The boycott meant more than 30% of elected MPs refused to take their oath as parliament convened for the first time since the June 12 election in EU candidate Turkey, a country often cited as a model for democracy in the Muslim world.
Erdoğan's AK Party
, which has turned Turkey into one of the world's fastest-growing economies, had promised after its comfortable election win to seek consensus on a new constitution.
But the boycotts by the main opposition Republican People's Party
) and the pro-Kurdish Peace and Democracy Party (BDP
) could force mass by-elections and stoke separatist violence in the restive, mainly Kurdish, southeast.
The CHP won 135 seats in the 550-member parliament, while the BDP won 36.
"We will not take the oath unless the way is open for all our deputies to take the oath," CHP leader Kemal Kılıçdaroğlu said, after a court rejected an appeal for the release of two CHP candidates under detention without having been convicted.
Eight elected candidates -- five from the BDP, two from the CHP and one nationalist -- have been barred from taking their seats by courts for being in jail. Their seats will remain vacant.
A ninth candidate from the BDP, the party supported by the bulk of Turkey's 15 million Kurds, had his seat stripped by the election board because of a conviction for spreading "terrorist propaganda". The seat was awarded to a runner-up from AK.
Erdoğan's AK, a socially conservative party with Islamist roots, has 327 seats following the reallocation of the seat.
Should other seats be given to AK as well, the disqualification of opponents could take it past the 330-seat mark, which would give Erdoğan a large enough majority to call a referendum for a new constitution without the support of other parties.
The Turkish lira weakened on Tuesday after making earlier gains on optimism the Greek parliament would pass measures to avoid a default.
The Kurdish bloc's strong showing, up from 22 seats in the previous parliament, had raised hopes among Kurds that Erdoğan would work harder to end the long-running Kurdish conflict and address Kurdish grievances in a new constitution.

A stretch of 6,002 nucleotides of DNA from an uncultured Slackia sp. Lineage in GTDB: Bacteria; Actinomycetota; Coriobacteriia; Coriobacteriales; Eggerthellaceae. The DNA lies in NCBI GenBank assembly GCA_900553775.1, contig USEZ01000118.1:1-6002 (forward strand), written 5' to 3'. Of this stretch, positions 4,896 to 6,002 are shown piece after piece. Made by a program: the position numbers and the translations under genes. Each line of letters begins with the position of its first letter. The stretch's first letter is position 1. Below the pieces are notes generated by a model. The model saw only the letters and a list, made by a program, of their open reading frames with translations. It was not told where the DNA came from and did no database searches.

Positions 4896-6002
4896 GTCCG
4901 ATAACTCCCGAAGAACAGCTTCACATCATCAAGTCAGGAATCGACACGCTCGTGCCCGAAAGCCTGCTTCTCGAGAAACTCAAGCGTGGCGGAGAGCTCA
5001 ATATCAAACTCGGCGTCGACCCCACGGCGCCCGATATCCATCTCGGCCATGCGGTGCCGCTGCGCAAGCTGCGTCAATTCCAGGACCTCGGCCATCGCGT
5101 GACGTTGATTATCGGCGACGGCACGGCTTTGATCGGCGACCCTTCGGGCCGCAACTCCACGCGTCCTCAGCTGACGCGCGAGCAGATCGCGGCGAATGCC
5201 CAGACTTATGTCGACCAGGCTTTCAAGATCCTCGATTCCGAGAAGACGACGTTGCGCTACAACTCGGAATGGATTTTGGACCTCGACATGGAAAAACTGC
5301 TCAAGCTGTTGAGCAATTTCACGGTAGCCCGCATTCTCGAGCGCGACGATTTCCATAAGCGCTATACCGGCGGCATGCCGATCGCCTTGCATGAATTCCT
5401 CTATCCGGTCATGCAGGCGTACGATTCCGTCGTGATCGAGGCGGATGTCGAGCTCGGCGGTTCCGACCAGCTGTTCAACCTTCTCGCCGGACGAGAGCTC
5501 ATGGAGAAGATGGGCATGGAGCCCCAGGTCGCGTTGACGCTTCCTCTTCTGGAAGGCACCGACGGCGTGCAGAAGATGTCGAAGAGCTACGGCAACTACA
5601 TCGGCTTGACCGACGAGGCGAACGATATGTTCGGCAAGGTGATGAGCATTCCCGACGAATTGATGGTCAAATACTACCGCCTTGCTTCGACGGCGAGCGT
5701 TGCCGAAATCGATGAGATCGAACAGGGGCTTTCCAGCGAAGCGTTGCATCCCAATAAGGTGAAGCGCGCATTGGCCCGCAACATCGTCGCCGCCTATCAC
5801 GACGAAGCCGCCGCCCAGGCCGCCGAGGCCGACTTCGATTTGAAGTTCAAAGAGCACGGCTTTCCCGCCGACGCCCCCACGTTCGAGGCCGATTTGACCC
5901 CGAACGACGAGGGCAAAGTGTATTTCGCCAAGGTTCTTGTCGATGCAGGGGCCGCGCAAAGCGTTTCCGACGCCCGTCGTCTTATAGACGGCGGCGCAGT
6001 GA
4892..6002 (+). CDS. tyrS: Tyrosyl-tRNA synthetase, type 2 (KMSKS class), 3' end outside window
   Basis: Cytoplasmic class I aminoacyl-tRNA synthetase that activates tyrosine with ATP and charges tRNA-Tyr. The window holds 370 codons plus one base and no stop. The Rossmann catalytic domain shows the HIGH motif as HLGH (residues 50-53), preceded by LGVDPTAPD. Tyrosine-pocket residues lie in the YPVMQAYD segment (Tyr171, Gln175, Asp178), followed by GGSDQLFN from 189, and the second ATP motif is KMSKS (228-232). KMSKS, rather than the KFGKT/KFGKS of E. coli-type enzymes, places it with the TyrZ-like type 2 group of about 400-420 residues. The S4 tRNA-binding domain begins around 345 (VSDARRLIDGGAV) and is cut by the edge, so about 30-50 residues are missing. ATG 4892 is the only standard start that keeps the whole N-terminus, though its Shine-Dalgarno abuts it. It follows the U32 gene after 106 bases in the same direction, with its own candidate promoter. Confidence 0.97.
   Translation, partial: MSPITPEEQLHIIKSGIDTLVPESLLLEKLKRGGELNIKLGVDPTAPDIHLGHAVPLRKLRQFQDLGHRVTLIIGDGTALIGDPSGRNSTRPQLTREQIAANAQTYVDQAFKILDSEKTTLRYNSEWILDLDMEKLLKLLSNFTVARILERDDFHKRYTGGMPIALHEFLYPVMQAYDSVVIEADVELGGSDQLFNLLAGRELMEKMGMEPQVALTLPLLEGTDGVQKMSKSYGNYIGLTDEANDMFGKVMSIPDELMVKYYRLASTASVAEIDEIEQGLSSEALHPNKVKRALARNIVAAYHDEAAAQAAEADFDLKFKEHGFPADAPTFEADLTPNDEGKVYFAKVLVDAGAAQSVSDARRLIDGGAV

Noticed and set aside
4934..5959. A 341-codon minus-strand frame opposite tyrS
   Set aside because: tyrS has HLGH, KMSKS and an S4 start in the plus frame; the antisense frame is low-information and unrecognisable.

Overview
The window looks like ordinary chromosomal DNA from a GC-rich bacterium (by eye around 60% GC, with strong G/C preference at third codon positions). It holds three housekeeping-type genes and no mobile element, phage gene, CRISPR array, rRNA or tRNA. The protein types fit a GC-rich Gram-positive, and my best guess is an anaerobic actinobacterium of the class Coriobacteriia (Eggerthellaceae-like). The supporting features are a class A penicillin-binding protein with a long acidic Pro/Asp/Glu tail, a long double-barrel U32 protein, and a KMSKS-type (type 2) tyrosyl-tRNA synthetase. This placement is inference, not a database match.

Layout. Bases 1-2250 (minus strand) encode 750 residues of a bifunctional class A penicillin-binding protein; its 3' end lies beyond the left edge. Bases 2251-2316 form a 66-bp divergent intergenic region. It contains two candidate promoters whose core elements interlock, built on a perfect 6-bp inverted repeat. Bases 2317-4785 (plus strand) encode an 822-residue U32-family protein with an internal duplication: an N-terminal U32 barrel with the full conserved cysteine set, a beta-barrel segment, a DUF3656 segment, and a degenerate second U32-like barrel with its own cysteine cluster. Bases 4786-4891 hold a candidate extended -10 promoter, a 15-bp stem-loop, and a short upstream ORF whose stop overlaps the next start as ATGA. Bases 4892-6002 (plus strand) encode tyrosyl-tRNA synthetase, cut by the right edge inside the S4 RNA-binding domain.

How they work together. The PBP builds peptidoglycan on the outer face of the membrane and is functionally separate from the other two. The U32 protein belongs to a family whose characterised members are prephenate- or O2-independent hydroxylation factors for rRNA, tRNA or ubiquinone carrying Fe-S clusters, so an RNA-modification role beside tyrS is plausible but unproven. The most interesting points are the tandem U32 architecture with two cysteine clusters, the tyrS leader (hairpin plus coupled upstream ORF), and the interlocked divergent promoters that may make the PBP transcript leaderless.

Any decision to call by-elections would carry the risk of provoking more unrest in the southeast, where protesters have clashed with police following the board's decision last week.
With tensions rising, security forces on Tuesday killed three Kurdish militants from the PKK group, which ended a six-month ceasefire in February.
President Abdullah Gül had appealed to all parties to resolve their difference in parliament, but the BDP block stayed in the Kurdish city of Diyarbakır, while CHP candidates attended parliament but did not take their oath.
AK officials say the Election Commission and courts act independently, but opposition parties are crying foul.
There are no constitutional or parliamentary rules governing what should happen if winning candidates refuse to be sworn in.
There is a rule that if more than 5% of MPs resign their seats will be thrown open for by-elections, but as candidates cannot resign unless they have been sworn-in, it leaves the issue in a grey area.
After the oath-taking, MPs were due to submit applications for the speaker's post. Once a speaker is elected, the next step is for the new government to unveil its program for a confidence vote, after which parliament goes into recess until October 1.
Parliament sources said the legislature could remain open after a new speaker is chosen to deal with the problems. They said elected MPs could take their oaths at another time.